The Corporal Works of Mercy are feed the hungry; give drink to the thirsty; clothe the naked; shelter the homeless; visit the sick; visit the imprisoned; bury the dead. (Catechism of the Catholic Church, 2447)

The Spiritual Works of Mercy are to admonish the sinner; instruct the ignorant; counsel the doubtful; comfort the sorrowful; bear wrongs patiently; forgive all injuries; pray for the living and the dead.


“It is an act of charity to assist someone suffering, but it is also an act of charity, even if we do not know that person, to work to change the social conditions that caused his or her suffering.” (Pope Francis, Fratelli Tutti, 186)

Our catechesis, whether as children or adults, typically fails to reveal that practicing Catholic social teaching is charity. It fails to identify that “Charity is at the heart of the Church’s social doctrine.” (Caritas in Veritate, 2) That, “To defend the truth, to articulate it with humility and conviction, and to bear witness to it in our life are…exacting and indispensable forms of charity”. (Pope Benedict XVI, 1)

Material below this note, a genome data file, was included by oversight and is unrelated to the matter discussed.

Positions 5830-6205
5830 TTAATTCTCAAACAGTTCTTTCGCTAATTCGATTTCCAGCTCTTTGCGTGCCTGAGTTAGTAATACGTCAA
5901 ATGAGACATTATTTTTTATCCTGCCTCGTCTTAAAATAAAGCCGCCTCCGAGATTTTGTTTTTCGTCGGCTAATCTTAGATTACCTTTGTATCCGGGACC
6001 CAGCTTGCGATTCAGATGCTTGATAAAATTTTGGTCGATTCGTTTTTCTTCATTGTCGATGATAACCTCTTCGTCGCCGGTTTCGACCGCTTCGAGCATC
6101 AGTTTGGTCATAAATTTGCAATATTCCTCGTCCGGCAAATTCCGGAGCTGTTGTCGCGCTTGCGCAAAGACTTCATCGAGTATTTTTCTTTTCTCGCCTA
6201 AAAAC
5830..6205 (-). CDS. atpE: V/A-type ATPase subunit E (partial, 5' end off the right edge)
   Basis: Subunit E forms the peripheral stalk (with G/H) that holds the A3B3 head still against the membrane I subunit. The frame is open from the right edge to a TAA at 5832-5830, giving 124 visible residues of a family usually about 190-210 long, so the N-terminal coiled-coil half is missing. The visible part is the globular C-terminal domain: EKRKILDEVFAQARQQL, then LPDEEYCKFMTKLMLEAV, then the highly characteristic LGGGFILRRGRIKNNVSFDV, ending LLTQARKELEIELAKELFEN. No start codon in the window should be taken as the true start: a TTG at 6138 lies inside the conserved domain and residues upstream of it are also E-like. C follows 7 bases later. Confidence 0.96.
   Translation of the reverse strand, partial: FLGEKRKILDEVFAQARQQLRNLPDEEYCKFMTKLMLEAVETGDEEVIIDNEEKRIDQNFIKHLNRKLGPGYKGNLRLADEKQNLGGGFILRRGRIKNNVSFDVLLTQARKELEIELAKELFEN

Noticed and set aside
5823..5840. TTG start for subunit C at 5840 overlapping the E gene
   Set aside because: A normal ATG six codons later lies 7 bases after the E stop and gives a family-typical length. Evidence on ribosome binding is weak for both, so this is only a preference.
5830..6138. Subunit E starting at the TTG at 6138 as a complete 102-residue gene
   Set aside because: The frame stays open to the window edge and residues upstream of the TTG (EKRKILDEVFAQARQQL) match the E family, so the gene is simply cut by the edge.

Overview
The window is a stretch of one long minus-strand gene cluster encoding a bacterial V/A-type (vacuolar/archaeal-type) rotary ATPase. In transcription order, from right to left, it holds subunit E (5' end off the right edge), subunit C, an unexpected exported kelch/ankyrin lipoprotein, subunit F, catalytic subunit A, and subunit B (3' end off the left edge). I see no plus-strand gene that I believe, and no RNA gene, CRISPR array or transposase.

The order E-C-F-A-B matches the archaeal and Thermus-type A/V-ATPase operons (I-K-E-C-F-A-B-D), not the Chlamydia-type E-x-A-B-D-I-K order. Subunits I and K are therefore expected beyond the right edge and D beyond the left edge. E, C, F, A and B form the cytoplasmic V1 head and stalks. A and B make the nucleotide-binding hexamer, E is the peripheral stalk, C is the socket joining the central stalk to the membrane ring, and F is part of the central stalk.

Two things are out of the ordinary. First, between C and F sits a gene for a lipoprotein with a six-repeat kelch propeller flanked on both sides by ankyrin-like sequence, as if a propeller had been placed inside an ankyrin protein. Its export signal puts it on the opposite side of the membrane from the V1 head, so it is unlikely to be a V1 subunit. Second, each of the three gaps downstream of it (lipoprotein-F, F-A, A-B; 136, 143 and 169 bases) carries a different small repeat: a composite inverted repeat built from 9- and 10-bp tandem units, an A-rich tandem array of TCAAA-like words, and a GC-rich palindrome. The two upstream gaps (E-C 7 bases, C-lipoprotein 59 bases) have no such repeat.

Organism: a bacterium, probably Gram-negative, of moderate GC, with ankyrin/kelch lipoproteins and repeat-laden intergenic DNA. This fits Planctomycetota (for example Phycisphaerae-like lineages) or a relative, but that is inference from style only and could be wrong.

The practice of Catholic social teaching “is the institutional path — we might also call it the political path — of charity, no less excellent and effective than the kind of charity which encounters the neighbor directly, outside the institutional mediation of the polis.” (emphasis ours) (Caritas in Veritate, 7)

And, this has been clear for decades. Pope Pius XII said in 1949, “The social program of the Catholic Church is based upon three powerful pillars: truth, justice and Christian charity.” (“Catholic Social Principles: The Social Teachings of the Catholic Church Applied to American Economic Life” by Rev. John F. Cronin, S.S., The Bruce Publishing Company, Milwaukee, WI, 1955.)